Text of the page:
Recently I have encountered a situation that caused me to really reflect on myself and how I handle conflict. As a counselor I think about all types of conflict on a daily basis, from family, relationships, and especially internal conflicts. In this particular situation I had a family member contact me through messenger on Facebook about a post I had made days before. This family member rarely ever speaks to me and we have not seen each other in person for years. So when I when I first read the message I was confused by the question because it was about a humorous post and where I got it. They did not ask how I had been or what had been going on in my life. This person started off the message with “hey cuz”, and had contacted me in this manner before in reference to a book I had shared on social media. I remembered the song and dance of how they just wanted to question me and tell me their views on how I was wrong for liking the book or the author of the book because of their personal beliefs on the author. Speaking in condescending language, and this time was no different.

I made a choice in that moment to simply not engage, at least not in the form of debate or confrontation. I tried to change the subject and ask how he had been and how was life and explain that I prefer not to have those types of conversations on social media or through messenger. It was so odd to be asked such a random question and I wanted a family member vibe, not to feel like I was being trolled on social media. I figured if they were only going to reach out to me a couple of times a year and both were to engage in confrontation then maybe it was my job to respond differently if I wanted to feel better about it. Sadly, this attempt to connect backfired and I was left feeling misunderstood and realized this person did not care to know me. Even though this person is family, they do not know me, my character or my values and beliefs, and they made no attempt to know me. It was obvious they were making assumptions about me and had just set out to judge and teach a lesson. By the end of the brief interaction I was left defeated and a bit shocked. This is when I reflected on the many sessions I have had with clients on toxic people.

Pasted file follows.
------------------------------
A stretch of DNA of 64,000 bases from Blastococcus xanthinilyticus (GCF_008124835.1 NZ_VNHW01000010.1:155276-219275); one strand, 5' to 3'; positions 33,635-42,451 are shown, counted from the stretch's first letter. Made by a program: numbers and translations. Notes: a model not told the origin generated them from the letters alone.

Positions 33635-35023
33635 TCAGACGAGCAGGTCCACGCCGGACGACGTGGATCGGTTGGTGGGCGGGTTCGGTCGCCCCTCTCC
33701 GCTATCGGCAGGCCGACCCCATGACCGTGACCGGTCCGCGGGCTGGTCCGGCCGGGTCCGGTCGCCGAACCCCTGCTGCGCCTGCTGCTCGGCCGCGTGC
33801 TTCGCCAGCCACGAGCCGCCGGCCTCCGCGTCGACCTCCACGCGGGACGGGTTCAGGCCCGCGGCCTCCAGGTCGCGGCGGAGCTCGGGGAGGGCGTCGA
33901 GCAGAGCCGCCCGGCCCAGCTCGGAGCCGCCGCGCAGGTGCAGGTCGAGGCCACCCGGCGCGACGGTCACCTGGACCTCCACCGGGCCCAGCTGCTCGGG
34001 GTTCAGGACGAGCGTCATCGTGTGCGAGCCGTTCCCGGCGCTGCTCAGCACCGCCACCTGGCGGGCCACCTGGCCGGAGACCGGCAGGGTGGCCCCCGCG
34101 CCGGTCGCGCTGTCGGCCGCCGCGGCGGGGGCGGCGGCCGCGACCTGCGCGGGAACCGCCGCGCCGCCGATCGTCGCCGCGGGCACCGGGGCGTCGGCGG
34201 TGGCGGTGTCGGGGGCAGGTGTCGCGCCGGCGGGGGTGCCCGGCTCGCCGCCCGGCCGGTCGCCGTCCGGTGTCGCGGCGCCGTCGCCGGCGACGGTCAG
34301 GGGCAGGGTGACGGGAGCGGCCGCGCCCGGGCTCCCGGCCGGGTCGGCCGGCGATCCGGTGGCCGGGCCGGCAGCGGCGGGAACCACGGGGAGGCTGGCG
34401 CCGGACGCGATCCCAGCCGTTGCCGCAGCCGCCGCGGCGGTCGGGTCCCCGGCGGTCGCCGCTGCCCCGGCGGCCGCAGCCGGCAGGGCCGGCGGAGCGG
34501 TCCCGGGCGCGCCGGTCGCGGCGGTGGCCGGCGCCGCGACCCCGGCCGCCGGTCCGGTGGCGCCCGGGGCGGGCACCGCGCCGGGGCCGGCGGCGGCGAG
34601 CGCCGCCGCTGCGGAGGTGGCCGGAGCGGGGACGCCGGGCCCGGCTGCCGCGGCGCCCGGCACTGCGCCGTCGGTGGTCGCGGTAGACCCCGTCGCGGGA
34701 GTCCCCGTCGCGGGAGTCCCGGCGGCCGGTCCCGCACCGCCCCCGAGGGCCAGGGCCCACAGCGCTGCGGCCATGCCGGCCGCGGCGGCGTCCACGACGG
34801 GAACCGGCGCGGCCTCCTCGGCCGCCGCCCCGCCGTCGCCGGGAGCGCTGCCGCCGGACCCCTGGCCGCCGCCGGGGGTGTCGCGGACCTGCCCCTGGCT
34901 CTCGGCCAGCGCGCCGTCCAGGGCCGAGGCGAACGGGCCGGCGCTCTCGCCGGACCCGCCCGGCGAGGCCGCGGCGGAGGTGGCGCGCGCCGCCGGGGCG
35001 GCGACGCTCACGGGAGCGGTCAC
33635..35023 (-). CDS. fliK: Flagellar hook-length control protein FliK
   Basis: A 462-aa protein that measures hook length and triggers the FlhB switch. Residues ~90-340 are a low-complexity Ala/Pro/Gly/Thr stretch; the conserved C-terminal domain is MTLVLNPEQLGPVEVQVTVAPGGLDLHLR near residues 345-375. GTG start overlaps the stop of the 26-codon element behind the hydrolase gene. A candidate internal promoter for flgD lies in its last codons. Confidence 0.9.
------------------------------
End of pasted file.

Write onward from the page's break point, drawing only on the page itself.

Often I have clients who encounter toxic people and too often these toxic people are their own family members. I have helped many work through the idea that sometimes, for our own mental health, we must make the choice to remove or at least distance ourselves from certain individuals and that includes family. It hurt my heart that my efforts to connect were rejected, but I quickly realized there would be no understanding or reasoning with this person. Two previous encounters had proved that the only effort made to connect with me was to teach me a lesson and talk down to me. The realization within myself left me feeling conflicted at first. I found myself reading over the conversation and questioning if I could have handled myself better. Finally, I realized that I had trusted my gut and in the end it had been right.

I knew from the beginning the intentions were not from a good place. Too often I see people trying to teach others a lesson from a place of superiority, without forming a connection first. Even as children we quickly learn that we must trust and feel safe and comfortable with a person before we can learn from them. What makes us think that will change as we grow older? I spend hours getting to know my clients before we transition into the homework and learning process of counseling. Any good teacher knows they must start as a student. To know a person is to love them and once the love is established then the meaningful conversations can begin. I feel fortunate that this is the first and only time I have encountered what I consider to be a toxic family member and I made the hard choice to remove them.

If you find yourself holding your breath in dread at the thought of being around certain individuals, or feeling drained and frustrated after encounters, then I encourage you to ask yourself if it is worth it. Setting healthy boundaries may be necessary at first, but if the negative vibes persist it is not worth your mental health to stay in an unhealthy relationship with anyone, even family. I hope by sharing my own experience that others may see that staying in it is not always necessary. I was able to walk away knowing I had tried my best but ultimately I have goals and vision for the type of life I want and those types of interactions are not a part of my vision.

With love, health, happiness (and strength to remove yourself from toxic relationships)


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